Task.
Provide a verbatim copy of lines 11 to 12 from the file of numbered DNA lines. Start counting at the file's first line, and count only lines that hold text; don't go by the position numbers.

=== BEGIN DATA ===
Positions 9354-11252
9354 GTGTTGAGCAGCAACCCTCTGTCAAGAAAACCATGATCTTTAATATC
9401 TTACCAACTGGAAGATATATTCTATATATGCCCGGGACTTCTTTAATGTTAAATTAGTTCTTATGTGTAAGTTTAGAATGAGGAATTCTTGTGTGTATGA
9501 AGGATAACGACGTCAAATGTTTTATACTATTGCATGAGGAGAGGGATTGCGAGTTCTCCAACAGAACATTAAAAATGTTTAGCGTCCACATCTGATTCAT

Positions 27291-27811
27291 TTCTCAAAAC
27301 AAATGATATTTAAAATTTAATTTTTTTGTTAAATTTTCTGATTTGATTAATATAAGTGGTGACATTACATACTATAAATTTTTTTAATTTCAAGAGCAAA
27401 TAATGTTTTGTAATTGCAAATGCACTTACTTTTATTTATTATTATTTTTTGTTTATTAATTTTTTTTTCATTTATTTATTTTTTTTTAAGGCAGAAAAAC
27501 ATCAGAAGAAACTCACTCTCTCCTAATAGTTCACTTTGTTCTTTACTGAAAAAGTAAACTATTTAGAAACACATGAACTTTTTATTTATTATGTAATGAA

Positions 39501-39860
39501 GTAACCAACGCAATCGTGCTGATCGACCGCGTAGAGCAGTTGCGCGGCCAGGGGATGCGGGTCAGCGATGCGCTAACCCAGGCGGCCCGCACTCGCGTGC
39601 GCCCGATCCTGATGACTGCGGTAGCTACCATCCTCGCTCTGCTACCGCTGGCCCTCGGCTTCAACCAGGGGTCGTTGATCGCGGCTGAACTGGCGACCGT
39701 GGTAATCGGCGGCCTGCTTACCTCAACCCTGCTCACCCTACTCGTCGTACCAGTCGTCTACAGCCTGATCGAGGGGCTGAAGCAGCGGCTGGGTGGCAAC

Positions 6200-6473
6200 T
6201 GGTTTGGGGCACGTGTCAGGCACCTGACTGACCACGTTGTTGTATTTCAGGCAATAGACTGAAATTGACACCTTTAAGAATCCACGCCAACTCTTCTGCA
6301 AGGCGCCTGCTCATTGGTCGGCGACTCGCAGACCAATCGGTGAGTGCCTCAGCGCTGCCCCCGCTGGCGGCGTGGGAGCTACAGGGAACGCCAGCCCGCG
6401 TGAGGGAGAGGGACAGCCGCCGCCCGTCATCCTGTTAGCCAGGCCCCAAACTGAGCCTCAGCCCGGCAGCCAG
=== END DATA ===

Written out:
39501 GTAACCAACGCAATCGTGCTGATCGACCGCGTAGAGCAGTTGCGCGGCCAGGGGATGCGGGTCAGCGATGCGCTAACCCAGGCGGCCCGCACTCGCGTGC
39601 GCCCGATCCTGATGACTGCGGTAGCTACCATCCTCGCTCTGCTACCGCTGGCCCTCGGCTTCAACCAGGGGTCGTTGATCGCGGCTGAACTGGCGACCGT